- "Two-year-old girl gang raped and strangled in Kenya's Kiambu District." No. This is not a script to a violent thriller movie but the chilling headline that awakened Kenyans in the dailies in mid March this year. Further reports of grotesque child abuse incidents show that the problem is widespread.
As pictures were flashed of the sweet innocent little girl whose life had been punctuated so brutally, the collective outrage of Kenyans was awakened. Was man or beast responsible for this cruel action? What had gone wrong with society?
Before Kenyans could recover from this atrocity, another grisly story hit the headlines. Yet another two-year-old had been raped by a 19- year old man and was fighting for her life in a City hospital. Her fragile reproductive organs had been ravaged and it would require divine intervention to restore them. Still this brave little girl smiled for the cameras and all the women leaders who were gathered in her room.
As the leaders wept for this little girl, they vowed to do all within their means to fight this evil cancer eating away at the girl child in the country.
Sadly though, such headlines are the order of the day in Kenya today. Stories of innocent girls becoming victims of sexual abuse at the hands of family members, strangers and criminals continue to dominate the local news scene.
As this disturbing trend continues in the country, mothers are living in fear of the safety of their daughters and many a mother says a silent prayer of thanksgiving every time their daughter returns home safely from school.
Mama Atieno is one such mother. Her nine- year old daughter has to travel a long distance from their home to attend school. Yet another mother who lives in a slum dwelling, which she shares with her husband, her young daughter and her husband's male relatives, is equally fearful! She does not entirely trust her male in-laws and tries to always look out for her daughter. This is hard as she works in a factory away from home and must leave her daughter unattended!
Even more disturbing are the increases in incidences of child defilement visited upon little girls by their own fathers or close relatives who are their caregivers. A 32-year-old man was recently jailed for 10 years for having defiled his 7-year-old daughter.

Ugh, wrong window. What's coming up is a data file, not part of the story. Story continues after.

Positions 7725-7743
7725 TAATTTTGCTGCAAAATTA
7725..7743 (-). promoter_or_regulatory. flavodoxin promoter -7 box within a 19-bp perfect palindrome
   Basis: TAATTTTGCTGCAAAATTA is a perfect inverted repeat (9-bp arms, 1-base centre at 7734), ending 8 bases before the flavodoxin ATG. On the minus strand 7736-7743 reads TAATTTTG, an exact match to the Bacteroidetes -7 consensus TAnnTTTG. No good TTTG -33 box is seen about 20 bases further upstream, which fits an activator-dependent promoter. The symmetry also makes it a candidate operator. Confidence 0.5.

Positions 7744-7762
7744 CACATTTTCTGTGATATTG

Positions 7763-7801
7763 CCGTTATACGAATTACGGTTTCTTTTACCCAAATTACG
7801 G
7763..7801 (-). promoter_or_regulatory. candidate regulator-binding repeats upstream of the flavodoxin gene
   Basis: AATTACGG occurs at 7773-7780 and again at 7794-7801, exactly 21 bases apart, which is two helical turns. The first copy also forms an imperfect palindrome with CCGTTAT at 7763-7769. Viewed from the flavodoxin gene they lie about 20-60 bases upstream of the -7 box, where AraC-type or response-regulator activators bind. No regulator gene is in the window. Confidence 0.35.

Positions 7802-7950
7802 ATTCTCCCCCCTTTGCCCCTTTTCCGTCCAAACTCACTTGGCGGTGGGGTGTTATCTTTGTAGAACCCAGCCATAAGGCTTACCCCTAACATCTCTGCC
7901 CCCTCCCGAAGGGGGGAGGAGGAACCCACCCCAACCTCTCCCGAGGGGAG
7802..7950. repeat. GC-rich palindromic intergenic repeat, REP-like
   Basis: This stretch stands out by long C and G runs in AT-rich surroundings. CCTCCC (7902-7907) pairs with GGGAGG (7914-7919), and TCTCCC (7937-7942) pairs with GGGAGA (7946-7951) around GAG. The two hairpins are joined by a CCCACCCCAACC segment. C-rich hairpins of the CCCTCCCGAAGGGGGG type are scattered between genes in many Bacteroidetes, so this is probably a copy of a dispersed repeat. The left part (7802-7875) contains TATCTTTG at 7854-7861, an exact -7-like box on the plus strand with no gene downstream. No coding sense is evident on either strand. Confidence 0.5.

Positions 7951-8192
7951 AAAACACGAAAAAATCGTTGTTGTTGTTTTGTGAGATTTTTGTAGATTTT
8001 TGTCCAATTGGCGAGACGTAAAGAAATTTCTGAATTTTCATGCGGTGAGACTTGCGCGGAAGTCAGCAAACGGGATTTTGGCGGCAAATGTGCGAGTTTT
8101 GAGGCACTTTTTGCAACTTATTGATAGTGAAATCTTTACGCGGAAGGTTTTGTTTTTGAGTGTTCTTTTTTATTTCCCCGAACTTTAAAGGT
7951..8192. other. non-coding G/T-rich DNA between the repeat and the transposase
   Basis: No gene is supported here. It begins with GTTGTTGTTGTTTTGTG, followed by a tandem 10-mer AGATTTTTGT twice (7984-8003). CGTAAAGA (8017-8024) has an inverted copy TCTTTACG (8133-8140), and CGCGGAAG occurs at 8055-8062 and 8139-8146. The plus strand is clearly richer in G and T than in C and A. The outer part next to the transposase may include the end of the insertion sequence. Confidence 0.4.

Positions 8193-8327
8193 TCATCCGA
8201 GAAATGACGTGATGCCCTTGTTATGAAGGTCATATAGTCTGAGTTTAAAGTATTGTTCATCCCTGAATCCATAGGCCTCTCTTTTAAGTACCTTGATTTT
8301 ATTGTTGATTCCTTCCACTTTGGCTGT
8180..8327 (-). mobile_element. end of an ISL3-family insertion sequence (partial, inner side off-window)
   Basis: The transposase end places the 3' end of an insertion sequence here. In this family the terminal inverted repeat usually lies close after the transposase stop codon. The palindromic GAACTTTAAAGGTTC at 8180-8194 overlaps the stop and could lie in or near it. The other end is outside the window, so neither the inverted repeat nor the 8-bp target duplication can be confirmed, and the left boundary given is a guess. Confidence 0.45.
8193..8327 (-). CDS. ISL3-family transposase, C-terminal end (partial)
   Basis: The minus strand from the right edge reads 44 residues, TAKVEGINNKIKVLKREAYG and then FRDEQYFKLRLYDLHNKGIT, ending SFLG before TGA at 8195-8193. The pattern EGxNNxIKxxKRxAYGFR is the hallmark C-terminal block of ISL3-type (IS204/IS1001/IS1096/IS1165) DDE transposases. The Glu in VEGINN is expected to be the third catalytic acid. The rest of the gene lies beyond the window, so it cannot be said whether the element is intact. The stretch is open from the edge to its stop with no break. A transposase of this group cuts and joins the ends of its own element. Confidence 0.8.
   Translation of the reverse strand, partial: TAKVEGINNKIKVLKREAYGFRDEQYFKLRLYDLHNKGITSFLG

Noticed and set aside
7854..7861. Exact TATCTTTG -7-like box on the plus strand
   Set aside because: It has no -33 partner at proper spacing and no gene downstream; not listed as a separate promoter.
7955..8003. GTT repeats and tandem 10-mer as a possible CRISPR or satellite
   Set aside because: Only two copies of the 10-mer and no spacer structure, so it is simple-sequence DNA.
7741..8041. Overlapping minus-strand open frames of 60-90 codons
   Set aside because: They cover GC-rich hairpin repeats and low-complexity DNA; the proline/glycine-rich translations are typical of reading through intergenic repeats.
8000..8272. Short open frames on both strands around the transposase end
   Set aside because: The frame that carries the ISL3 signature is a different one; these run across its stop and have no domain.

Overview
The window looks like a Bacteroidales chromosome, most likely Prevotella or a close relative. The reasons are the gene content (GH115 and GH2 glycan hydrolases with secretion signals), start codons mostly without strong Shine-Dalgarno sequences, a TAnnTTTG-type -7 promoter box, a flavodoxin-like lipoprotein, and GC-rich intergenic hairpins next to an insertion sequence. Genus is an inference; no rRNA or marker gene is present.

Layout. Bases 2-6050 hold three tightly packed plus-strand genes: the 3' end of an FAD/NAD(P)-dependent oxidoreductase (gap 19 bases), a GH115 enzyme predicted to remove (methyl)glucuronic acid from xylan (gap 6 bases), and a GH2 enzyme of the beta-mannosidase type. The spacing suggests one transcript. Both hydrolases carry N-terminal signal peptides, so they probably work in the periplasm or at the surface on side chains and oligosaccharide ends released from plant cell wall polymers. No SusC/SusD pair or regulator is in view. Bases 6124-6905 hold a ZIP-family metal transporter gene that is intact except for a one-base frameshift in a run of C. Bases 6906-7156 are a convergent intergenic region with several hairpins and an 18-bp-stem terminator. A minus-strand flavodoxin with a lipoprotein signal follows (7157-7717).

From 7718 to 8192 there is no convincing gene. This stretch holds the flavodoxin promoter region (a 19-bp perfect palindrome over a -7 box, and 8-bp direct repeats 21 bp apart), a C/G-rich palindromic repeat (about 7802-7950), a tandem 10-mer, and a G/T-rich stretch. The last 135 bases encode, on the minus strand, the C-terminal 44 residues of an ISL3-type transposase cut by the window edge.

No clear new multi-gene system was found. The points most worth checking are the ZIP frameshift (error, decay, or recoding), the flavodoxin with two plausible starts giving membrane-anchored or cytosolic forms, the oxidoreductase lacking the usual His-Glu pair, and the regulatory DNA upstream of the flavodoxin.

Though this trend is highest among the low-income earners, even the affluent mothers are now living in perpetual fear.
Two mothers who had taken their daughters for a holiday at the Maasai Mara Game reserve ensured that they never let their girls out of their sight.
When asked why they were so vigilant, one of them simply retorted that the girl child was "an endangered species!"
The Kenyan government has recognised the seriousness of such offences and has introduced legislation such as the Criminal Law amendment Act 2003 which has laid out stiffer penalties to be meted out for sexual offences. Those in judiciary have also continued to give maximum sentences for sexual offenders and defilers.
Despite these positive efforts, sometimes justice is not always served.
The legal system requires that the prosecution fully discharge its burden of proof in showing the guilt of accused persons. Owing to shoddy investigations carried out by the police who handle prosecutions in the country, many a sex offender walks away free. As Peter Mwaura, a former editor in chief of the 'Daily Nation' and Deputy Director of the UN Information Centre puts it; rape cases are easily lost due to poor probe.
Organisations like FIDA-Kenya, an NGO that seeks to enhance the status and dignity of women by lobbying for the elimination of discriminatory laws and practices, have been instrumental in lobbying for legislation such as the Criminal Amendment Act of 2003, outlining harsher sentences for defilers and rapists. Christine Muga, a council member with this organisation says that despite this, sexual offences continue to increase.
She personally believes that instruments of social change other than legislation are needed to educate society to view women and girl children as more than just child bearers, marriage material or sexual objects.
There is need to tackle the attitudes, perceptions and harmful practices that lead to such offences being committed, she adds.
Ms Muga also raises the recent worrying trend of sexual offenders using condoms and thus destroying vital evidence that can be used to prove the crimes of rape.
She further reiterates that unless the root causes of these sexual crimes are addressed and concerted efforts made to affect the mentality of many men in society, then Kenyans shall continue to mourn our girl children.
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